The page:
Why Ukraine aid figures should be taken with a grain of salt

And $1 billion to boot

Why Ukraine aid figures should be taken with a grain of salt

And $1 billion to boot. Visiting Kiev, US Secretary of State Antony Blinken announced additional aid on Wednesday, bringing the amount of US aid to Ukraine since the start of the Russian offensive to $43 billion in February 2022. Which makes the Americans the leading supplier of military equipment to Ukraine: Patriot ground-air system, artillery and even armored vehicles and soon depleted uranium munitions. Abrams tanks will soon be delivered. With each announcement of military or humanitarian aid to Ukraine, the figures, in millions or billions of euros, accompany the list of equipment promised to kyiv.

Since the start of the conflict, the Kiel Institute for the World Economy has quantified the aid provided by each country to Ukraine. Their charts clearly show that the United States is the leading military supporter of Ukraine, far ahead of Germany and Britain.

Aid to Ukraine can also be measured in terms of the country's GDP (gross domestic product). According to the institute's calculations, Norway tops the list, with 1.7% of its GDP devoted to aid to Ukraine. The United States is 30th, with 0.3% of GDP.

France's support for Ukraine remains limited. With officially about 1.5 billion euros that have been promised to kyiv, France is 15th. This amount represents 0.05% of tricolor GDP.

Some countries are more transparent than others about the supply of equipment to Ukraine. With each new announcement, the United States publishes a detailed list of the equipment delivered, while France is less precise.

These figures only take into account public and official aid, not private donations. A recent example: the French company Delair delivered 150 drones to the Ukrainian army in recent days. The institute does not take into account other forms of assistance such as the reception of refugees, intelligence or the training of Ukrainian soldiers, several thousand of whom have been trained by the West in recent months.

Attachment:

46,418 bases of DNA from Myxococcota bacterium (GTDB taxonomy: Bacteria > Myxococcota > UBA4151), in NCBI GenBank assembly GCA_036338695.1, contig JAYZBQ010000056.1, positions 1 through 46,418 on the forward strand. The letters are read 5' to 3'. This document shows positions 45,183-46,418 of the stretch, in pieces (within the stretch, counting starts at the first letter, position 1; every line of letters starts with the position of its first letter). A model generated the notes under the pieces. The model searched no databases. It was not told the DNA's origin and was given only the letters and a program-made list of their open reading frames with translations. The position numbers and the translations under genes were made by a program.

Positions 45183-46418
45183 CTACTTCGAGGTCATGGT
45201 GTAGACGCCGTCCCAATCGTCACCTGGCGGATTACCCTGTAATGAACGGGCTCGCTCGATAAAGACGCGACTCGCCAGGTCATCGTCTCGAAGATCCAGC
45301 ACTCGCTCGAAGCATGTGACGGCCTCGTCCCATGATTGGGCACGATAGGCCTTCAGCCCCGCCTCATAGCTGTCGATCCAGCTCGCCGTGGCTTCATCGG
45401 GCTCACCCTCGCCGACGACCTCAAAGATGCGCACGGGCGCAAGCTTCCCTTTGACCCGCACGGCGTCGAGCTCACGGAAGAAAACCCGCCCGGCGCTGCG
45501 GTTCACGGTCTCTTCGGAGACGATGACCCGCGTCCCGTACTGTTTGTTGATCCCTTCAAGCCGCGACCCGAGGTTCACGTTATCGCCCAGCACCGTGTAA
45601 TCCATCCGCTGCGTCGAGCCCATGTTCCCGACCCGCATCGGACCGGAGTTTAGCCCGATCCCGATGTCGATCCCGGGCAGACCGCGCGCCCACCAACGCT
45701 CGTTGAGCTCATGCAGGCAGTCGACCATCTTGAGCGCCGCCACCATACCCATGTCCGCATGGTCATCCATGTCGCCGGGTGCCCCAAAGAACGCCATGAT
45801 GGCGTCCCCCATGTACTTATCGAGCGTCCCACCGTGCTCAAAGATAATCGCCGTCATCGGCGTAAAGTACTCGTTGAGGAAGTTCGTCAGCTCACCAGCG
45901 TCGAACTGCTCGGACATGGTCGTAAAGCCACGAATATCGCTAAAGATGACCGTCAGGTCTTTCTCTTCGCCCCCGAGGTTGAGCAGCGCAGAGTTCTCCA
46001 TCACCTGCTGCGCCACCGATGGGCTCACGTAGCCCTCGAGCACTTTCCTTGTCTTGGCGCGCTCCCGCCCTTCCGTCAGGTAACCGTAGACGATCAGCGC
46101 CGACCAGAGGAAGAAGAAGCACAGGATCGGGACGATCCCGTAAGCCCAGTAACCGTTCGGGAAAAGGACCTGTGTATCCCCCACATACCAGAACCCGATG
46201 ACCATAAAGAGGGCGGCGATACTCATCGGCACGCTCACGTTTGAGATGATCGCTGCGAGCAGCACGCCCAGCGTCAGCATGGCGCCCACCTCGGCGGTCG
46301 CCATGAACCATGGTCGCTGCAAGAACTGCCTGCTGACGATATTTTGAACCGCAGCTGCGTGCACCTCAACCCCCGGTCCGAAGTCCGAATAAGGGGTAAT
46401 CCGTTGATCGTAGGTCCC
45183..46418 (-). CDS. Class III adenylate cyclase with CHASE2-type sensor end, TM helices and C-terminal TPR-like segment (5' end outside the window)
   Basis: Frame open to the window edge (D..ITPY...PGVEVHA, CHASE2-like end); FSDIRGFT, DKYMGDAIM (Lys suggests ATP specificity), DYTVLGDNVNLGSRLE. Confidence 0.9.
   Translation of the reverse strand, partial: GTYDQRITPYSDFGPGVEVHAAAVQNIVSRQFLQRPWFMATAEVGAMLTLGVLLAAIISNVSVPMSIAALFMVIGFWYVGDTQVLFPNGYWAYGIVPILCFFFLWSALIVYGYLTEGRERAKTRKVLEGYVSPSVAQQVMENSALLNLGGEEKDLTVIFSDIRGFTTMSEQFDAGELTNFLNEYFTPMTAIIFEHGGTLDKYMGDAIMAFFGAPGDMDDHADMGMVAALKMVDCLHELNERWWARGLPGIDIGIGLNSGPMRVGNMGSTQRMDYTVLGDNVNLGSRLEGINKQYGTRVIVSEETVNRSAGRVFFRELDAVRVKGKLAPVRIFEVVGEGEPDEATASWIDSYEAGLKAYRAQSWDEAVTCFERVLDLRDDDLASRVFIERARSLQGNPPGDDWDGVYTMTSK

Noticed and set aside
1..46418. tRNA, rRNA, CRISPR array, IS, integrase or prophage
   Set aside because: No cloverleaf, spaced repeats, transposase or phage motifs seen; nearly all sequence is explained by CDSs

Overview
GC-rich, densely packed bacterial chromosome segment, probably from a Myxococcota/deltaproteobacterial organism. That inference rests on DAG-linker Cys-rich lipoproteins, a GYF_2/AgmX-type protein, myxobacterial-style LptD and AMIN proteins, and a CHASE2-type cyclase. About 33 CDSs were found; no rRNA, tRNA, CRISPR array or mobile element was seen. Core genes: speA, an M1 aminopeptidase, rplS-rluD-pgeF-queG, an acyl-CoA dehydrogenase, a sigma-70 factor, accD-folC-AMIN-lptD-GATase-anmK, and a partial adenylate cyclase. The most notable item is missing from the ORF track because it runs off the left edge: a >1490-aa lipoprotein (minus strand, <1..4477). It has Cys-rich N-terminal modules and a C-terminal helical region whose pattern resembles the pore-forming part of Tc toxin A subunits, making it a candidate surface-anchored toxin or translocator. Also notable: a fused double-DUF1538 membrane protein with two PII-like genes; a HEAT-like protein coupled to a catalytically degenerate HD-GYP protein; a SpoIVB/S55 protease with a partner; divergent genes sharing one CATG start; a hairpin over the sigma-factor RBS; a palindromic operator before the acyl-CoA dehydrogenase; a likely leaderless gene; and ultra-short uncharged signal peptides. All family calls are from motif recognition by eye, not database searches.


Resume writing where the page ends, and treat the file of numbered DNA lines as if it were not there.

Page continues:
The prestigious Kiel Institute for the World Economy has been maintaining delivery accounts for 18 months and detailing their working methods. “In-kind assistance is estimated from market prices. In case of doubt, the highest available value is used,” explains the German university.

It must also be taken into account that not all of the promised equipment has necessarily been delivered. “Only a little more than half of the promised heavy weapons have been delivered” as pointed out in a report published this summer by the German institute. And on this point a real disparity exists. “The United States, Germany and Britain have rapidly increased their commitments but deliveries are significantly lower. In contrast, Eastern European countries delivered more than 80 percent of promised heavy weapons. »